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Kind of hard to explain but I noticed when straceing the PID that has the socket open I cannot see any of the communication. How can I sit in the middle of a socket file to watch communication?

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    Can you elaborate a bit? In the mean time this might be helpful: hokstad.com/5-simple-ways-to-troubleshoot-using-strace – slm Jul 14 '13 at 0:54
  • When you say socket you mean a server running on a port on a host? Like a Apache web server running on hostA listening on port 80? Or do you truly mean a socket device file such as a pipe device? – slm Jul 14 '13 at 1:15
  • The socket in this list: en.wikipedia.org/wiki/Unix_file_types? – slm Jul 14 '13 at 1:17
  • How exactly are you sending signals to a socket? Or do you not mean signals in the sense kill -15 $pid? – tripleee Jul 14 '13 at 6:41
  • You can't send signals to a socket – Ulrich Dangel Jul 14 '13 at 11:05
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sockets are a kernel API for communication. Using the socket API, you can exchange data between two endpoints over TCP/IP connections, SCTP associations, UDP datagrams, or between two processes (datagram or connection) using Unix domain sockets...

Being a kernel API, any interaction with a socket is via system calls (socket, bind, connect, listen, accept, sendmsg, send, recv, write/read...).

So typically, strace will be able to trace those because strace traces system calls. The only communication mechanism that strace can't trace is IPC over shared memory (because reading/writing something in memory obviously doesn't involve a system call).

More likely, in your case, it's something else. My bet would be that the application is multi-threaded and you're not stracing the right thread. Or it could be that the application is setuid/setgid and not started as superuser.

If you want to strace what's being exchanged over Unix domain sockets, the options are:

  • strace and other ptrace debugger (trace the server or the clients)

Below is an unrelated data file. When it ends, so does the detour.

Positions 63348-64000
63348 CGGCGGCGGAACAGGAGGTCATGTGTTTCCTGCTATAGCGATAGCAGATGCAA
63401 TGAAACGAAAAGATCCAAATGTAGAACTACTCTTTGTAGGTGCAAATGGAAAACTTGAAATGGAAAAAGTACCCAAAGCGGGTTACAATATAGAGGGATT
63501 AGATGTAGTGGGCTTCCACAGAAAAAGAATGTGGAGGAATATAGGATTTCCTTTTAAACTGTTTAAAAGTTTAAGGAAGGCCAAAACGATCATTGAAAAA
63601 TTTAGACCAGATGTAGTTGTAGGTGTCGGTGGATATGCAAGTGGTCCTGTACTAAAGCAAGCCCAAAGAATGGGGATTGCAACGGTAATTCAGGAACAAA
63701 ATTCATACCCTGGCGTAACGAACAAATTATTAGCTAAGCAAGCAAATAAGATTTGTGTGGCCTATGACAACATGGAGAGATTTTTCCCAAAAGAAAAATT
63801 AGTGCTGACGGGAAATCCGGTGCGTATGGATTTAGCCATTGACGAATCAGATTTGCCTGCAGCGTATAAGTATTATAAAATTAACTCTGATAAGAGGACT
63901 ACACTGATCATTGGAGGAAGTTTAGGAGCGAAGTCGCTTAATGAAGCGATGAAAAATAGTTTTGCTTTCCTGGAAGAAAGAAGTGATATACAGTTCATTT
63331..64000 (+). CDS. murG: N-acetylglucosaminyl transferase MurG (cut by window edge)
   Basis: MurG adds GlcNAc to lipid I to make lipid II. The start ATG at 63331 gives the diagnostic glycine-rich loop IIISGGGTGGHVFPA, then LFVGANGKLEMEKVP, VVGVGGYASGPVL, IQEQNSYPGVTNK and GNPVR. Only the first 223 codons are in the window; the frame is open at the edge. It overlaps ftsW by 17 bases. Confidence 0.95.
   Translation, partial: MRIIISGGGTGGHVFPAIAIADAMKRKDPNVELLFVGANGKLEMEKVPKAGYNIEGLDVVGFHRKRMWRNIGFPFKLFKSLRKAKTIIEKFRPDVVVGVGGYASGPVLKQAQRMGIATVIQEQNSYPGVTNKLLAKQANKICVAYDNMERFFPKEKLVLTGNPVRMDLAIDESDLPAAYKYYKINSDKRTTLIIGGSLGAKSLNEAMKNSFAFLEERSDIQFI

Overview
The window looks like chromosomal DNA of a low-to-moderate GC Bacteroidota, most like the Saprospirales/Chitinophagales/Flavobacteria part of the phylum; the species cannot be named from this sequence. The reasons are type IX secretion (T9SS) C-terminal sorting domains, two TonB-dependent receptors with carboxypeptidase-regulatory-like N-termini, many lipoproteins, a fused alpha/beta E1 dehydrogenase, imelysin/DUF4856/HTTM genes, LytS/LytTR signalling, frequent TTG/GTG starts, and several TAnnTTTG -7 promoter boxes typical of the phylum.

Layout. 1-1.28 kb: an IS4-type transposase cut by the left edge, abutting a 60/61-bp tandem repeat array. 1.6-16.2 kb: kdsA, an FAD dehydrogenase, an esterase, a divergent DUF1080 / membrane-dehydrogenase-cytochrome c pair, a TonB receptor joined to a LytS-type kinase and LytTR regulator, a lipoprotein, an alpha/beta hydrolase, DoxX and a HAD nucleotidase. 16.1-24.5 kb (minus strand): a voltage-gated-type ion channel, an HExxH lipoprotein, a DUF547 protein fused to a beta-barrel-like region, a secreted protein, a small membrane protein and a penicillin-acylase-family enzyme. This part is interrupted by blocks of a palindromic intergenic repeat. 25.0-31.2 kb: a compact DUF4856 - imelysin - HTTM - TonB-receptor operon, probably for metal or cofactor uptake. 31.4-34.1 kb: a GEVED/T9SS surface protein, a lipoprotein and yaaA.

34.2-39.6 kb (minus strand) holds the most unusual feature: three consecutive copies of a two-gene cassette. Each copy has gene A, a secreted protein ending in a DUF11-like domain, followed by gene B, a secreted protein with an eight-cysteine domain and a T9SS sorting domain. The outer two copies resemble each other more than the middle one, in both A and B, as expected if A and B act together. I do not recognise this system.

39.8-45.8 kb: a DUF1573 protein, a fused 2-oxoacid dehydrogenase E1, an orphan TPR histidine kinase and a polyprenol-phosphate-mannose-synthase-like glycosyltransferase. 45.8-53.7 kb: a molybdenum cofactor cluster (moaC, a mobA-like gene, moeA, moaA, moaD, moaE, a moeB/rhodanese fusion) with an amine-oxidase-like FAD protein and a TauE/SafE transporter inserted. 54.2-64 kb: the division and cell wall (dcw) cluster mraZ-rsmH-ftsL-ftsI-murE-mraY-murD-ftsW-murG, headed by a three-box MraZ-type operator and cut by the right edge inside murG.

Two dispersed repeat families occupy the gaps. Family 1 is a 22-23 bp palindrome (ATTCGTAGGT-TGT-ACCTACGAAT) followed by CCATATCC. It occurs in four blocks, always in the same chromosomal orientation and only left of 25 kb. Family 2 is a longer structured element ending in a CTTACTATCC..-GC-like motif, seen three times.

• The audit system (auditd/auditctl), again that traces the system calls
  • use a LD_PRELOAD trick to wrap the system calls that interact with the socket
  • instrument the code of the application to add logging there.
  • systemtap and other low level kernel tracing/debugging systems as already mentioned
  • insert a man in the middle.

For the MITM, you could for instance use socat. Here for a connection oriented Unix domain socket like for X11:

socat -x unix-listen:/tmp/.X11-unix/X42,fork unix:/tmp/.X11-unix/X0
DISPLAY=:42 xlogo

Then, you see the X11 traffic that xlogo and the X server exchange.

  • @JMoore With strace -ff -o log -s 20000 memcached... you'll see all communication exchanged over the sockets. If there's communication not traced there, then that's not over sockets. – Stéphane Chazelas Jul 14 '13 at 10:05
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    You can't MITM all communication on unix domain socket using socat. for example UDS allows you to send file descriptors using sendmsg() and recievemsg() but doint MITM then wouldn't make sense, as all action happens inside the kernel, like creating file descriptors for the recipient, etc. – Sahil Singh Sep 13 '16 at 16:15
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You can't "strace a socket", strace works on processes, so you can strace all processes that talk to the socket, but you can't use strace to see absolutely all communication involving the socket. You may be able to get somewhere with dtrace or systemtap if they're available on your OS, but that's quite a bit of work.

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